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99% of Texas Voter Records Exposed

99% of Texas Voter Records Exposed: The Election security was again called into questions after the millions of Texas voter records that were left exposed. A file which was discovered by Flash Gordon, a New Zealand-based data breach hunter, which was left on an unsecured server without even a password, according to the TechCrunch. Of the 15.2 million total registered Taxes voters, 14.8 million records which were left exposed on a single file.

The data in that file was compiled by the conservative-focused data firm, The Data Trust, and which contained the personal information such as the voter’s name, address, gender, and several years’ worth of voting history, which includes the primaries and presidential elections.

“The data also included gauges on voter’s views regarding immigration, abortion and the Second Amendment. The file also held data assessing if voters trusted Hillary Clinton,” The Hill reported.

This news was out when the trust data protection and the privacy with regard to voting is low. Confirmation of Russian meddling has set off alarms across the aisle as candidates move toward midterm elections. That of 14.8 million personal records of Texas voters were found on an unprotected server, without even a basic security or without even a single password protection to that file, does little to boost the confidence in election systems, said Bill Evans, a vice president at One Identity.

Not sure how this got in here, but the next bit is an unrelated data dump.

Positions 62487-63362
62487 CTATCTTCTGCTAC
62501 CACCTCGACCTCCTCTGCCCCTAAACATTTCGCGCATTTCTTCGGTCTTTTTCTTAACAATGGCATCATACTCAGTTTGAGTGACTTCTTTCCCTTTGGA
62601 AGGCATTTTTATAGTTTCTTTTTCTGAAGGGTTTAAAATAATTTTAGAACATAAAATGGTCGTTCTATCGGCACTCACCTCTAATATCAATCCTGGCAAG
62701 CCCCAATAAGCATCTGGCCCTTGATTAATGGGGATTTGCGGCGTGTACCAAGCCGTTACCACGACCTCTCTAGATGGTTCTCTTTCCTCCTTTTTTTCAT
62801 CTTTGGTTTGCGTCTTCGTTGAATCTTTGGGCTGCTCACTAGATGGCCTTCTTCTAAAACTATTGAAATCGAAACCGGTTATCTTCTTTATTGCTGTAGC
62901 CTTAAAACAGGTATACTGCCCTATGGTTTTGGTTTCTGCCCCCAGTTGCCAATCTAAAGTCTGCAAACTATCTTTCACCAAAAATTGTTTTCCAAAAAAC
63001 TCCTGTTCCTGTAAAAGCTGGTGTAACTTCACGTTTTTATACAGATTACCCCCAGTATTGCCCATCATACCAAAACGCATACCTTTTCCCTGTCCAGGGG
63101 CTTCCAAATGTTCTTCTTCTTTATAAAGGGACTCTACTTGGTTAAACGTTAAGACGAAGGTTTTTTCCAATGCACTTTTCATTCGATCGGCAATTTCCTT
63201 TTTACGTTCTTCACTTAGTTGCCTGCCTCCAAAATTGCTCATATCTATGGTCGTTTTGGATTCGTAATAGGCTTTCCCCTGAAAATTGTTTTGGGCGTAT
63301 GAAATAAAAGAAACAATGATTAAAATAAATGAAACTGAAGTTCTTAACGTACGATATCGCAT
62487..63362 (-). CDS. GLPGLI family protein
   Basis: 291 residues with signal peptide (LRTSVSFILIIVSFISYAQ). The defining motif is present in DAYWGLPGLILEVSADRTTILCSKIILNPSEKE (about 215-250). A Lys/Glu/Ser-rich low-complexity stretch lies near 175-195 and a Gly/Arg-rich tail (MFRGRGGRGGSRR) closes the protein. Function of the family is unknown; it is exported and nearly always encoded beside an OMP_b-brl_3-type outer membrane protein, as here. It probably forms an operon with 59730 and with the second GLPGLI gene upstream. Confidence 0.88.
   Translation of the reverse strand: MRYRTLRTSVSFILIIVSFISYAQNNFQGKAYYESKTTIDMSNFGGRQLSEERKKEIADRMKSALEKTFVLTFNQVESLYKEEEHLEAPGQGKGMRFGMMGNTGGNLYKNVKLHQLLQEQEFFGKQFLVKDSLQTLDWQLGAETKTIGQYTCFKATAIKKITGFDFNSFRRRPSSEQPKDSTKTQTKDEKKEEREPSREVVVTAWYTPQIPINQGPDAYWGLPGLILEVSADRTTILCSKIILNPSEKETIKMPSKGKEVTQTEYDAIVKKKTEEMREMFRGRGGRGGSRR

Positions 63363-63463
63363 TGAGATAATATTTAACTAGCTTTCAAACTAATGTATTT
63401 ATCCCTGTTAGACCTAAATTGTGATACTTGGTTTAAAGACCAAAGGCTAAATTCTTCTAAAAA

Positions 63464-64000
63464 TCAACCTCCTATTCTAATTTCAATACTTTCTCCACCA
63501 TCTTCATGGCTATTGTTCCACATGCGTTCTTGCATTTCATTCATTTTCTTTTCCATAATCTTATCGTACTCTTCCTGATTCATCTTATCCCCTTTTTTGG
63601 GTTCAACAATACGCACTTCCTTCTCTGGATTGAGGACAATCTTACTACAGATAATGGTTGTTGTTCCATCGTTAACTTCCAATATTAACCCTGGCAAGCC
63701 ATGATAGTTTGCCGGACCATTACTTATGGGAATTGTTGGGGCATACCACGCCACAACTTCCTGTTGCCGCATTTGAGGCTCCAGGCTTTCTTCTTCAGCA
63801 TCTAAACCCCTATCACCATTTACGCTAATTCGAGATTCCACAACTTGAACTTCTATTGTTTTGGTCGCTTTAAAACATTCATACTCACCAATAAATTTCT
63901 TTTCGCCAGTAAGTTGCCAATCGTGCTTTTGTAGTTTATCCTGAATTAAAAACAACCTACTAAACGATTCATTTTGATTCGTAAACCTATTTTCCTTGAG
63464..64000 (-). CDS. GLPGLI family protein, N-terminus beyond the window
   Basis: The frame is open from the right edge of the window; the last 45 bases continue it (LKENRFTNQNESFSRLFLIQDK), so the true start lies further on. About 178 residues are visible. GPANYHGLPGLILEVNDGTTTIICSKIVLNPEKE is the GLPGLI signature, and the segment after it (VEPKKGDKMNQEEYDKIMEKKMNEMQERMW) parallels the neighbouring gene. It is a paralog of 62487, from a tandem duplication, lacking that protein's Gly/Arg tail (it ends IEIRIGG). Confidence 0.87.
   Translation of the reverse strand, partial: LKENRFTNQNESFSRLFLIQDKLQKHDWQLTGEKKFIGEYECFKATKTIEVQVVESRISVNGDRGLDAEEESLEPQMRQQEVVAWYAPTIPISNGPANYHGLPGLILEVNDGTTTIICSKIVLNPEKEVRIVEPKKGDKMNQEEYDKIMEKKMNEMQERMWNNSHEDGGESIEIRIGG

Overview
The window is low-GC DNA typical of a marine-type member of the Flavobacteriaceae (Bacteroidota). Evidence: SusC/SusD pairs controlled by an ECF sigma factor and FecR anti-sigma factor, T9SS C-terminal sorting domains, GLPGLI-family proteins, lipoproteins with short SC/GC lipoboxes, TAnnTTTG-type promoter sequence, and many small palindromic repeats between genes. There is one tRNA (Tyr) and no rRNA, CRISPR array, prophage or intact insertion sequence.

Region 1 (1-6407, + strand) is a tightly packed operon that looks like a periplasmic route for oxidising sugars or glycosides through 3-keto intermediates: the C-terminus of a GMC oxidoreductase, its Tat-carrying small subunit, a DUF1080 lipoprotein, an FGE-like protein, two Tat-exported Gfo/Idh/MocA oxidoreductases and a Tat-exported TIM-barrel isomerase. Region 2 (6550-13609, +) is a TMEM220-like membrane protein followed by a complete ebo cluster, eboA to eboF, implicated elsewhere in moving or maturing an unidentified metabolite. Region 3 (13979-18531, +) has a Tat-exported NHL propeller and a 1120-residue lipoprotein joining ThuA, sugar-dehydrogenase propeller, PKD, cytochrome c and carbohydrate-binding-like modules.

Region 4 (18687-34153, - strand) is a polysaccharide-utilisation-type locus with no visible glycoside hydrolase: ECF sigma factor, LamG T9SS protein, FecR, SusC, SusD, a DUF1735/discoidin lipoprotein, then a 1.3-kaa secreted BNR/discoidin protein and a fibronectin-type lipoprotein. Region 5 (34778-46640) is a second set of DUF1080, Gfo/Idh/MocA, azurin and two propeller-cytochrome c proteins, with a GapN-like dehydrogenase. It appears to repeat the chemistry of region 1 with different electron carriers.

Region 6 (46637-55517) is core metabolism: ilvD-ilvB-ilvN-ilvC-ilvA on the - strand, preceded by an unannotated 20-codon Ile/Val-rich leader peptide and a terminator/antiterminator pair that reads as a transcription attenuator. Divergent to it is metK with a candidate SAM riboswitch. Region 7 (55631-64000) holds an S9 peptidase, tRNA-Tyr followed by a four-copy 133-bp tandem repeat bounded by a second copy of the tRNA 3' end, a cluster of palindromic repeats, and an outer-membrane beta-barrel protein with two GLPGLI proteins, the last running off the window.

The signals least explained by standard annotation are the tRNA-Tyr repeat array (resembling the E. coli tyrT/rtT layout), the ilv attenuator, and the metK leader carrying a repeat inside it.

“The idea of having a database like this setting with no password is such an incredible lapse in judgment today. While we all known that keeping up with password best practices can be somewhat annoying – forgetting and resetting them in a broken cycle – it is inexcusable and may be illegal to leave that contains personal information like this completely unprotected,” Evans said.

“it is a good reminder, however, and call to action for any organization that is storing sensitive data, that it is their responsibility to ensure security, as well as authentication to access it. There are four basic security measures that should be part and parcel of doing business today. Those include end-user education, multi-factor authentication, privileged –access management, and access governance to ensure only the right people have the right access to the right things at the right time.”

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